The rest of the time, as mentioned, you’re fending off zombies. But if that isn’t bad enough, there are also special enemies, mutants if you will, who have abilities the other zombies don’t. There’s the Hunter, who leaps onto its prey and pins it to the ground, tearing at it with claw-like hands. There’s the Boomer, incredibly bloated, who spews out a vile liquid that attracts any zombies around and starts a horde (the same liquid also splatters out of them when you kill them). There’s the Smoker, who can stand on the tops of buildings or hills and snare people with his tongue, immobilizing them and bringing them back to be eaten. There’s the Tank, who is basically what it sounds like—huge and strong and murderous. And finally, there’s the Witch, frail and small, but vicious and cruel and incredibly difficult to put down. She can kill with just one strike.

The game isn’t easy. To get through you have to make use of teamwork, covering one another, helping out if someone gets pinned down or overwhelmed. Many a life has been saved in-game by one player coming to another’s aid with a medkit or bottle of pills.

To break up the action, there are several stand-off points where you have to activate something (a radio, a lift, etc) and the zombies start to swarm at you, together with the special creatures mentioned above. Again, these moments require teamwork, but none so much as the end boards which is where the game throws everything at you. Even with experienced players, it’s not uncommon for several people to die in the final battles, crushed by a Tank or just overwhelmed by a horde.

All this makes for an amazing multiplayer game that is great for a night of playing. But to add some variety to the mix, Left 4 Dead also includes additional game modes as well. There’s the survival mode where a group of four tries to last as long as possible against endless waves of attackers. And versus mode which allows up to eight players and pits the normal group of four survivors against a team of four infected with players randomly taking on the roles of Hunter, Boomer, Smoker, and Tank. Versus play works in the same campaigns as the multiplayer and single player modes with players switching sides after each segment. Each side receives a score based on how many players survived and how long it took them to reach the end of the stage.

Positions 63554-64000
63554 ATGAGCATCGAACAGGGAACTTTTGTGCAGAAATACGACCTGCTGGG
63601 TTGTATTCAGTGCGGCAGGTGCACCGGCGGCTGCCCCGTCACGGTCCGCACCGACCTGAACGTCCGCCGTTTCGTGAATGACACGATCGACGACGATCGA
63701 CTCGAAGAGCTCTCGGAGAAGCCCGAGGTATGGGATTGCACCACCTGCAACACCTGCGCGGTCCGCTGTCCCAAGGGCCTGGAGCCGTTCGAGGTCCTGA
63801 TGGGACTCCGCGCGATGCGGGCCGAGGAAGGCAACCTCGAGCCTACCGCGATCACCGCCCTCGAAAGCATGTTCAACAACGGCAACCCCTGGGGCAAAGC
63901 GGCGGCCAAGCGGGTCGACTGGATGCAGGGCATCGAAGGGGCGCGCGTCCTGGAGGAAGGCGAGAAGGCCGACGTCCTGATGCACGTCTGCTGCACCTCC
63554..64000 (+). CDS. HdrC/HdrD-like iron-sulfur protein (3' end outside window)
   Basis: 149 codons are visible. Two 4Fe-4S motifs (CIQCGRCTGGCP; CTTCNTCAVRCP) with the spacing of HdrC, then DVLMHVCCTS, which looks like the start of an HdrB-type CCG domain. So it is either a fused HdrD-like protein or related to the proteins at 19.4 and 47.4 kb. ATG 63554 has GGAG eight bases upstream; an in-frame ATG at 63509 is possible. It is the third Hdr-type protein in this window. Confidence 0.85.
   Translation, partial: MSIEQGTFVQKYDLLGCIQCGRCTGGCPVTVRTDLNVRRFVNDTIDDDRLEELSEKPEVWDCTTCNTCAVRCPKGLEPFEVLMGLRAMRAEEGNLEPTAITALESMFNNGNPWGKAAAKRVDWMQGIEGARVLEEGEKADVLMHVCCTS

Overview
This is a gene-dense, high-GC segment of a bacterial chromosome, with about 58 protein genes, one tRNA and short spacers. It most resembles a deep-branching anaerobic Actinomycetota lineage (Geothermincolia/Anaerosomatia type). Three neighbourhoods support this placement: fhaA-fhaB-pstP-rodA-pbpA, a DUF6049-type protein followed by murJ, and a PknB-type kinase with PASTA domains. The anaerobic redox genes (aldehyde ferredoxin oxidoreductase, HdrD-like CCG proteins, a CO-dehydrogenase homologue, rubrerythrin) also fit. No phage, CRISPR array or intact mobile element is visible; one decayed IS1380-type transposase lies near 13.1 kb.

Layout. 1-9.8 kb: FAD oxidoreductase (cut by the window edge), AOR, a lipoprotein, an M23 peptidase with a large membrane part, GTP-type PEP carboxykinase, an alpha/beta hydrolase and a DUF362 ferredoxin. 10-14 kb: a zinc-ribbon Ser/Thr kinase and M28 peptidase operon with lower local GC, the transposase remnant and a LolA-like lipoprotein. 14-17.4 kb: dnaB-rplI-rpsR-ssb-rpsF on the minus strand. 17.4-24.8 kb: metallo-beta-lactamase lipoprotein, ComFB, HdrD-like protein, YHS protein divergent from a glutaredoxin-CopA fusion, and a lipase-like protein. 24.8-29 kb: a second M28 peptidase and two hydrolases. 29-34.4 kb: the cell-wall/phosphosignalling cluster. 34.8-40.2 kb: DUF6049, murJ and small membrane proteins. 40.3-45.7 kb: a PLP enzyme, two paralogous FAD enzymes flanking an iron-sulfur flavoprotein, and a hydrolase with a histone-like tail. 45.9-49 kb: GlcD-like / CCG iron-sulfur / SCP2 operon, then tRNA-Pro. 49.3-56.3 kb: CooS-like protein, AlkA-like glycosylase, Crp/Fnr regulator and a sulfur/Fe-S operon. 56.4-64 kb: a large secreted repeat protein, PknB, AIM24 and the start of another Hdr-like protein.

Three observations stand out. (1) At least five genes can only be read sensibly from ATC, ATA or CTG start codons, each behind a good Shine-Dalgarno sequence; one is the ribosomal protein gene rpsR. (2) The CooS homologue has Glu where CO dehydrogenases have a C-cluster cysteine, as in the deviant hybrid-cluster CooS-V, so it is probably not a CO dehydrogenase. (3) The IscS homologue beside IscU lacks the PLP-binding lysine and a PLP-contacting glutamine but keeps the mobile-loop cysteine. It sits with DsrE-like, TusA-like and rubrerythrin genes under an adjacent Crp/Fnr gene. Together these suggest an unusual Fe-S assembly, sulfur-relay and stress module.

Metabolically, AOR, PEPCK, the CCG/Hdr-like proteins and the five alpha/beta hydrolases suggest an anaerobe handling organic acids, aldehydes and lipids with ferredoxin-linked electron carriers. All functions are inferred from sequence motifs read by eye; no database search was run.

The game has been successful enough to spawn a sequel which is due in November of this year. But that shouldn’t discourage people from checking it out now (it’s currently available in a Game of the Year Edition for Xbox360 on Amazon for $30 at the time of this writing). More DLC has been announced for September called Crash Course. Feel free to look me up on Xbox Live if you ever want to play a game. My username is Rajanyk.

If you’re looking for an immersive single-player game, Left 4 Dead is not what you’re looking for. But if you want an exciting and sometimes scary game that is great for a night’s worth of playing with three to seven friends, Left 4 Dead is, in my opinion, one of the best multiplayer games ever made.

Rajan Khanna is a graduate of the 2008 Clarion West Writers Workshop and his fiction has appeared in Shimmer Magazine. He lives in Brooklyn with his two cats, Chloe and Muppet.